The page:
2.46MB ( 4.31%) for other data
  57.15MB in total
Top 10 packages in code area:                               Top 10 object types in image heap:
   1.48MB                                     5.85MB byte[] for code metadata
   1.06MB java.util                                            2.82MB java.lang.String
 979.43KB java.lang.invoke                                     2.78MB java.lang.Class
 758.29KB org.apache.groovy.parser.antlr4                      2.47MB byte[] for general heap data
 723.92KB com.sun.crypto.provider                              2.04MB byte[] for java.lang.String
 588.57KB org.h2.table                                       910.68KB
 582.06KB org.h2.command                                     764.95KB java.util.HashMap$Node
 494.23KB org.codehaus.groovy.classgen                       761.53KB java.lang.Object[]
 476.03KB  715.65KB byte[] for embedded resources
 468.69KB java.lang                                          584.75KB java.util.HashMap$Node[]
  18.87MB for 370 more packages                                8.28MB for 2535 more object types
                        3.9s (3.2% of total time) in 30 GCs | Peak RSS: 6.22GB | CPU load: 6.48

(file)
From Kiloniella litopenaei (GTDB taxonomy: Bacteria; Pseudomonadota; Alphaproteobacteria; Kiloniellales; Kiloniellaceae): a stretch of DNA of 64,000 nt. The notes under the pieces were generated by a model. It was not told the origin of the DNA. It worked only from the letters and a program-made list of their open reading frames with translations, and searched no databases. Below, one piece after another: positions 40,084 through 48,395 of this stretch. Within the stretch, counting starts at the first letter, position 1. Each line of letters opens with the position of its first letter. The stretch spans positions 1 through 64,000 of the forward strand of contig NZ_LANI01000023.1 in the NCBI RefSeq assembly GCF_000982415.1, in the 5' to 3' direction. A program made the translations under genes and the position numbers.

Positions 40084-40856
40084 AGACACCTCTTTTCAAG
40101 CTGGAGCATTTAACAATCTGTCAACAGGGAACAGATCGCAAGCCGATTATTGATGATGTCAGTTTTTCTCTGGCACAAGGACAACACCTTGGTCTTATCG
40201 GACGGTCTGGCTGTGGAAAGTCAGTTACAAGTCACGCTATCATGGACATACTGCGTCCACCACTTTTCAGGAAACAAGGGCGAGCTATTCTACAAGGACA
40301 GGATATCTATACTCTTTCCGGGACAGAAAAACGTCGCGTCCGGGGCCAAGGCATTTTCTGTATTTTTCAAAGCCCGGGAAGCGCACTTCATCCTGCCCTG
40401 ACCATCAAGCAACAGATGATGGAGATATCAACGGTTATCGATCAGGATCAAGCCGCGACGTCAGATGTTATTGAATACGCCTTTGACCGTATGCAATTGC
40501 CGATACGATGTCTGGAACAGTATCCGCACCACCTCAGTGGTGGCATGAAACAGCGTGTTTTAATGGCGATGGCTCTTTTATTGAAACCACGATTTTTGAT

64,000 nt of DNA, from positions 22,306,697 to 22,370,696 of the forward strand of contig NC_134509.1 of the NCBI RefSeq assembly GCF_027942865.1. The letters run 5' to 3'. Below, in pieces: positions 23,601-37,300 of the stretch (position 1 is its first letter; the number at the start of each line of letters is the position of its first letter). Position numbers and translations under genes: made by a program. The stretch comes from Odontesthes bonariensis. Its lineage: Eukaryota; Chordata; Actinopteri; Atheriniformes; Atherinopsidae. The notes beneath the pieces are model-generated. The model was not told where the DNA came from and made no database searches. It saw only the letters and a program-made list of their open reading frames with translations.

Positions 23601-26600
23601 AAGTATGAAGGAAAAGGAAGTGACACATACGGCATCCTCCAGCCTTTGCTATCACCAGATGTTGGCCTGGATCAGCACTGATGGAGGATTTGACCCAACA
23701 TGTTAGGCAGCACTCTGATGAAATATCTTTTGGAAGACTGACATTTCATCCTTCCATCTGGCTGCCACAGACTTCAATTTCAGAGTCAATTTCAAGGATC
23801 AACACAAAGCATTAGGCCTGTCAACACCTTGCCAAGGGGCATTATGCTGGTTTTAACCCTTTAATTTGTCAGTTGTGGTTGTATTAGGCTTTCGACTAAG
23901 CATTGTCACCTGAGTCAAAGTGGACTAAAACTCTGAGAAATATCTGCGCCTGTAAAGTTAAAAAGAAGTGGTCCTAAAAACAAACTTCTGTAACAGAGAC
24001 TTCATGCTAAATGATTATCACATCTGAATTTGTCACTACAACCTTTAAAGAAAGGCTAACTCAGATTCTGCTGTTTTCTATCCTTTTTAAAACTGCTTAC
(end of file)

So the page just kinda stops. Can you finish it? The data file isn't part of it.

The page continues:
Produced artifacts:
 /extra/projects/groovy-graalvm-h2/build/native/nativeCompile/H2Demo (executable)
 /extra/projects/groovy-graalvm-h2/build/native/nativeCompile/H2Demo.build_artifacts.txt (txt)
Finished generating 'H2Demo' in 2m 1s.
    [native-image-plugin] Native Image written to: /extra/projects/groovy-graalvm-h2/build/native/nativeCompile

> Task :nativeRun
[ID:1, NAME:Lord Archimonde]
[ID:2, NAME:Arthur]
[ID:3, NAME:Gilbert]
[ID:4, NAME:Grug]

Checking the native image speed

We can also check the speed once the native image is built:

paulk@pop-os:/extra/projects/groovy-graalvm-h2$ time build/native/nativeCompile/H2Demo
[ID:1, NAME:Lord Archimonde]
[ID:2, NAME:Arthur]
[ID:3, NAME:Gilbert]
[ID:4, NAME:Grug]

real	0m0.027s
user	0m0.010s
sys	0m0.011s

More information

Check out the full source code from the repo:


We have looked at a simple H2 database application and the steps involved in creating a native application with Groovy and GraalVM.